Monday, January 09, 2006

Song Nine

Ah, what a day. First, I learn that Lance and Sheryl have called it quits; then comes the double-whammy, so have Hilary and Chad (and of course, there was Nick and Jessica). If bad news about Brittany and Kevin, or Brangelina, or Bennifer2 comes around the pike, I'm following Mr. Cash's lead and heading to my cave to die (see Song Eight). Where is true love, dear readers?

So, to salve my soul, I skipped the cave (too dank and buggy) went instead to a safe well, the Garden State soundtrack, which eventually led me to a wonderfully atmospheric and witty song: Frou Frou's "It's Good to Be in Love." Imogen Heap has since ended this collaboration and gone solo. Folks seem to either love or hate her voice. To my mind, in this song, she sounds a bit like Kate Bush reimagined through Beth Orton, so I'm in the love camp. I'm a sucker for any type of wall-of-sound (hence my continuing affection for Oasis). And, I really like her phrasing. The alternate casual diction ("it's all good") and surprising imagery ("cucumber eyes") nicely capture the jumble of love: "why's it happening? how's it happening?" Who can say, Ms. Heap? . . . but it is good to be in love!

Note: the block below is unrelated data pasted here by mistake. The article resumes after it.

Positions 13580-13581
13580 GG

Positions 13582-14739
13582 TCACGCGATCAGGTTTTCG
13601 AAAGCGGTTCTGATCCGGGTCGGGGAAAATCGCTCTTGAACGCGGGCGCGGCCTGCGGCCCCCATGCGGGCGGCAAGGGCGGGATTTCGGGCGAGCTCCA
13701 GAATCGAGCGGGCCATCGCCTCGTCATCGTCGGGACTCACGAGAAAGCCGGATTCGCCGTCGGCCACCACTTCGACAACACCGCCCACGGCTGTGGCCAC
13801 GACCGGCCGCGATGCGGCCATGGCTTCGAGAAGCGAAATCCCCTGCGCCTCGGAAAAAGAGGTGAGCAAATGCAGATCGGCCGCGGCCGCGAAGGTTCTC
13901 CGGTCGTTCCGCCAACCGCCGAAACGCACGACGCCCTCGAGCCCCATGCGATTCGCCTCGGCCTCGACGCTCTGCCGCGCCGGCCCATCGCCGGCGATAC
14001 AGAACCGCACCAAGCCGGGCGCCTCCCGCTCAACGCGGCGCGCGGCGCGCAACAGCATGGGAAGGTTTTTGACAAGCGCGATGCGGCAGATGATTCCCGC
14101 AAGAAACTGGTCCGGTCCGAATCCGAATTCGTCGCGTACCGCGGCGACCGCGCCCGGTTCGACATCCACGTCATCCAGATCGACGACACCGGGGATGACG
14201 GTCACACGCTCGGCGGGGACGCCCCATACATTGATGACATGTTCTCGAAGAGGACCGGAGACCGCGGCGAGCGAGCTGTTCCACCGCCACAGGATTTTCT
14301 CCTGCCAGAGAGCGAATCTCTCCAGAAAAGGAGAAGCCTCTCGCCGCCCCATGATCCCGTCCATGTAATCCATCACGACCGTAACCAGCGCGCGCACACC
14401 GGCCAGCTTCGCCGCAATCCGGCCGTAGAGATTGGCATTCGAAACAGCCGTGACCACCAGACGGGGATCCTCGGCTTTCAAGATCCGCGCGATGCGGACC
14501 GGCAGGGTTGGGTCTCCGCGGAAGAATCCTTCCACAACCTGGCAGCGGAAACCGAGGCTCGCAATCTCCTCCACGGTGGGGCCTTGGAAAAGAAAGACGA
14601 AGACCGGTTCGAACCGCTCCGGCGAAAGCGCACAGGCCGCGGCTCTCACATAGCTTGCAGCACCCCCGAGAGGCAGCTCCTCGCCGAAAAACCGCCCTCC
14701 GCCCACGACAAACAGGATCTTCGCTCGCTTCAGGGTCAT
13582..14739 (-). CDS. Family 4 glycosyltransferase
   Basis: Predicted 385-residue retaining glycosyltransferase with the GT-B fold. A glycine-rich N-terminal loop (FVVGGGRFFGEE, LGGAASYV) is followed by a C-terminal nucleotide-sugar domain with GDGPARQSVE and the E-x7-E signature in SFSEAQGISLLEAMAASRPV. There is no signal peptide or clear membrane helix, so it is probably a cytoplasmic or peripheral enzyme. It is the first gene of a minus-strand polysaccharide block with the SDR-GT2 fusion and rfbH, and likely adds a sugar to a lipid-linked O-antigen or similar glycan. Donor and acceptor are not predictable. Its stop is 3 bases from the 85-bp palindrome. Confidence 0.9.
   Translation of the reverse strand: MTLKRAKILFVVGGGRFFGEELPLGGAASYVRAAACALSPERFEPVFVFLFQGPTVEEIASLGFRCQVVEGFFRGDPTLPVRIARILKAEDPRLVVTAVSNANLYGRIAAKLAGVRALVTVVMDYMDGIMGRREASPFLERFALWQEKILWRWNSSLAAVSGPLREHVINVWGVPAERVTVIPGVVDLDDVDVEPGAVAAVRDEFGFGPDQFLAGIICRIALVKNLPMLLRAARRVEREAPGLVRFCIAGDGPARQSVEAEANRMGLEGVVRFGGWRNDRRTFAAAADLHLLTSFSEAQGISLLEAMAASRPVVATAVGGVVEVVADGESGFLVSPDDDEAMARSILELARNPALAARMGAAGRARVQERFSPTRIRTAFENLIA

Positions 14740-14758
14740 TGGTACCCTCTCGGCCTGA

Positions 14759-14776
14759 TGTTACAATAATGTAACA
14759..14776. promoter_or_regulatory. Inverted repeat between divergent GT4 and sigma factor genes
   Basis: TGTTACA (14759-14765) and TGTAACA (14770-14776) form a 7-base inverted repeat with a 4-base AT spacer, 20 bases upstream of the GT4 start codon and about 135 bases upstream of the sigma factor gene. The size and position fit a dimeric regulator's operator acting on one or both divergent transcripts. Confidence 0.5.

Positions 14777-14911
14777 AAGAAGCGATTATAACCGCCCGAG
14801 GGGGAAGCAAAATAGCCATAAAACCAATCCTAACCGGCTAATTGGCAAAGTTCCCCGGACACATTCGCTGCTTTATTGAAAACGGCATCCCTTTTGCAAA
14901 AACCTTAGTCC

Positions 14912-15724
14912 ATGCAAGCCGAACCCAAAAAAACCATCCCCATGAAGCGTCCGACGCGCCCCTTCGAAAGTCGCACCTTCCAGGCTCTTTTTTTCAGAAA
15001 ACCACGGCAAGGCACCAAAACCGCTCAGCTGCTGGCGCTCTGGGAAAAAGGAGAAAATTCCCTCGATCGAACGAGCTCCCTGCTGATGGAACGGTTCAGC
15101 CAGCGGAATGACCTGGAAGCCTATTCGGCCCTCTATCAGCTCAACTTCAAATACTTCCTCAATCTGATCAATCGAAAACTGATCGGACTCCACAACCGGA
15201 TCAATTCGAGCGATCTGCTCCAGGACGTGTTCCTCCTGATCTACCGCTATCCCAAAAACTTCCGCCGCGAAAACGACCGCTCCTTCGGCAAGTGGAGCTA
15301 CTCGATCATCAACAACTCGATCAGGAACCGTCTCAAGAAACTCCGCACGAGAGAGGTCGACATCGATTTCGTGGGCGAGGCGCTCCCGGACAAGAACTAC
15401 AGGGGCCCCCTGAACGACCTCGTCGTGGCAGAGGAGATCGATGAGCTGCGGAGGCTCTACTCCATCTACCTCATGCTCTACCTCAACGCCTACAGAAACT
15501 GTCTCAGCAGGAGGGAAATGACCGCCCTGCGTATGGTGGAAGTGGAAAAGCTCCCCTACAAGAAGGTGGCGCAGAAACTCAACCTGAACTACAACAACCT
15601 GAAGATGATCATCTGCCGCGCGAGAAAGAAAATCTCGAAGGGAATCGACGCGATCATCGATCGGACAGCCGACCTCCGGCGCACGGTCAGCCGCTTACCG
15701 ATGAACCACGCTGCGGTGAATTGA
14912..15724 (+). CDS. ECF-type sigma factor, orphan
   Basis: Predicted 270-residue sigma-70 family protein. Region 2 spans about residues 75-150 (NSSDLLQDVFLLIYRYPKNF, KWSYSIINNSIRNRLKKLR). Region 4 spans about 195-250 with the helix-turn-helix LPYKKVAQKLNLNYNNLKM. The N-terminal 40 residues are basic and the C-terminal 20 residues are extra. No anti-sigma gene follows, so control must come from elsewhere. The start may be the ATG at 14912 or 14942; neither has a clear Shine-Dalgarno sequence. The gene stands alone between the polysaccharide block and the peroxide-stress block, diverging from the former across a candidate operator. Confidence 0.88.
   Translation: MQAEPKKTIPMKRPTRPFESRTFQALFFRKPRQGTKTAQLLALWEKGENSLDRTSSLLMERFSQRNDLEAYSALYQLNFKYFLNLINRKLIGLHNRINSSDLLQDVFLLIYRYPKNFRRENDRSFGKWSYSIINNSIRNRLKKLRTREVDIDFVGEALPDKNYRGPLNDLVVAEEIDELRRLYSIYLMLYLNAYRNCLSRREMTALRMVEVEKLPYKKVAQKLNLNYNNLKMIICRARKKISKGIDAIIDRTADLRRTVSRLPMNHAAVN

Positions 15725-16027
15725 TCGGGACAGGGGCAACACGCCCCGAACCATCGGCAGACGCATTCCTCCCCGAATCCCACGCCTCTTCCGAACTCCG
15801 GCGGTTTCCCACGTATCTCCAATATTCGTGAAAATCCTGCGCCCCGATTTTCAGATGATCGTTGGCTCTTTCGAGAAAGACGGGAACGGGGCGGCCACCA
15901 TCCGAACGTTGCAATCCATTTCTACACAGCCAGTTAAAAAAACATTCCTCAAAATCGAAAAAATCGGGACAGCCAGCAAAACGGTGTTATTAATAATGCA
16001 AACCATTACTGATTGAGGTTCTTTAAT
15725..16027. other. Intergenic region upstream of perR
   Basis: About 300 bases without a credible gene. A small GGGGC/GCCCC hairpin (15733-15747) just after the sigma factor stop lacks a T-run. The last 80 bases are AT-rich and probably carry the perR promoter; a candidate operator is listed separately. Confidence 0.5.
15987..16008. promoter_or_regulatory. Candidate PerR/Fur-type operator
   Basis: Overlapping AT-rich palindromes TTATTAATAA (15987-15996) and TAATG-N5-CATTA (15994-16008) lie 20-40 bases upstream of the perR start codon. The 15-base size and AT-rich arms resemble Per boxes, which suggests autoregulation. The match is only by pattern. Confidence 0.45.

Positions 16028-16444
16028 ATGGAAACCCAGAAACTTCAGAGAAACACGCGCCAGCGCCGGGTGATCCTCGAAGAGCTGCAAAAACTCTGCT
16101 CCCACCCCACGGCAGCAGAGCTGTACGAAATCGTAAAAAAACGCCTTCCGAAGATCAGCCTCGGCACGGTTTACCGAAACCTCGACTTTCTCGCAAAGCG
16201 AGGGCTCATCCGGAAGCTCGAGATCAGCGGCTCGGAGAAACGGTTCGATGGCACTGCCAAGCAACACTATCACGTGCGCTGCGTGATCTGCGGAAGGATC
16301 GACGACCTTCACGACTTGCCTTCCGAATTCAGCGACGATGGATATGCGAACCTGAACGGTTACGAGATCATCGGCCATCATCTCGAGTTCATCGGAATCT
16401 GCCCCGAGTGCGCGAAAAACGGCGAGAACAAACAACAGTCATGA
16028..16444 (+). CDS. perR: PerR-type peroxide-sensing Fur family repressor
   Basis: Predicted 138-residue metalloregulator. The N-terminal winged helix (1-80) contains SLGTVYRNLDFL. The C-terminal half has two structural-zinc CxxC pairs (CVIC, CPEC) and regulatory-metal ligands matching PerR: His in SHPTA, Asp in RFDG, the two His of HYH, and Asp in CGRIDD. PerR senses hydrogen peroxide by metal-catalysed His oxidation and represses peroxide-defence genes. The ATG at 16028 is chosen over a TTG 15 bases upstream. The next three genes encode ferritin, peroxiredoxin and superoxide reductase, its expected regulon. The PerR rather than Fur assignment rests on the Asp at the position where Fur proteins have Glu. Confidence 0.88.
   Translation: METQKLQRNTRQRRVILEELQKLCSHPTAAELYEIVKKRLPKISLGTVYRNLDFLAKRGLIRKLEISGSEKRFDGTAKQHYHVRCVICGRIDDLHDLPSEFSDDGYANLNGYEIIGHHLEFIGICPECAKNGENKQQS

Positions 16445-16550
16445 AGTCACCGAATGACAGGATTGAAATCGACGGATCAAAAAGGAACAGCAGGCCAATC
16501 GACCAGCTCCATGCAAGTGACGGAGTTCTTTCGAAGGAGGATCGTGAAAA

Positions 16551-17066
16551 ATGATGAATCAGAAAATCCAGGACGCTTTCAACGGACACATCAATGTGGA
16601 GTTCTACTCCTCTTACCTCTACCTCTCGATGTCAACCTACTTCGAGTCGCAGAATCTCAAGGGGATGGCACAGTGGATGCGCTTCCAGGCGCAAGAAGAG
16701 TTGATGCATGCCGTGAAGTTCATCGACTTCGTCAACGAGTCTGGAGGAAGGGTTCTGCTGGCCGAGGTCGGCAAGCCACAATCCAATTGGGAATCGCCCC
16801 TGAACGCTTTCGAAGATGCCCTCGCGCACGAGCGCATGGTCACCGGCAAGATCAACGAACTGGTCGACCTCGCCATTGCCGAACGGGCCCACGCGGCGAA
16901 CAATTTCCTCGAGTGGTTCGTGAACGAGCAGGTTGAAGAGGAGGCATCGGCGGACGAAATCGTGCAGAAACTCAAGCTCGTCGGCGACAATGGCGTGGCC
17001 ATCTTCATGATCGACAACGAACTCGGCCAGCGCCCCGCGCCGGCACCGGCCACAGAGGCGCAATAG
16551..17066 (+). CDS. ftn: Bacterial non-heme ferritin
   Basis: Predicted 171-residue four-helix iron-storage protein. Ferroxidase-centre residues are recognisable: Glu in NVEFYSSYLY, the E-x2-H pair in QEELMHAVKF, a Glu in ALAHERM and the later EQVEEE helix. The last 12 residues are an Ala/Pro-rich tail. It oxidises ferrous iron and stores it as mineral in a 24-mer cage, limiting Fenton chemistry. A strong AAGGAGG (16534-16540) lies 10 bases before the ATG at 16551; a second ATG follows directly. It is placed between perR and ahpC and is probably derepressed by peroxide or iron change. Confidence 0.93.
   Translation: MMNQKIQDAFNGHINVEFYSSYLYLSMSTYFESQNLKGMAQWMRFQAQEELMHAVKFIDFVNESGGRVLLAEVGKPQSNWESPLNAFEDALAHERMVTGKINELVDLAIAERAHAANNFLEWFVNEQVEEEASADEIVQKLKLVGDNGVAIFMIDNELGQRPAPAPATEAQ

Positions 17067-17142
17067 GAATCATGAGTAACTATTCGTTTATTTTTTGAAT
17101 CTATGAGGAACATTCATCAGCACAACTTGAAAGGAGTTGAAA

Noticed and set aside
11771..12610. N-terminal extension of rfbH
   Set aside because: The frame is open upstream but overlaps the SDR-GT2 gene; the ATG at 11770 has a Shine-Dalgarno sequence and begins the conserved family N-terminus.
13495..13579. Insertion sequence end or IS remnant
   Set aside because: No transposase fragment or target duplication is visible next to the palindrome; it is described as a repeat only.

356 more to go.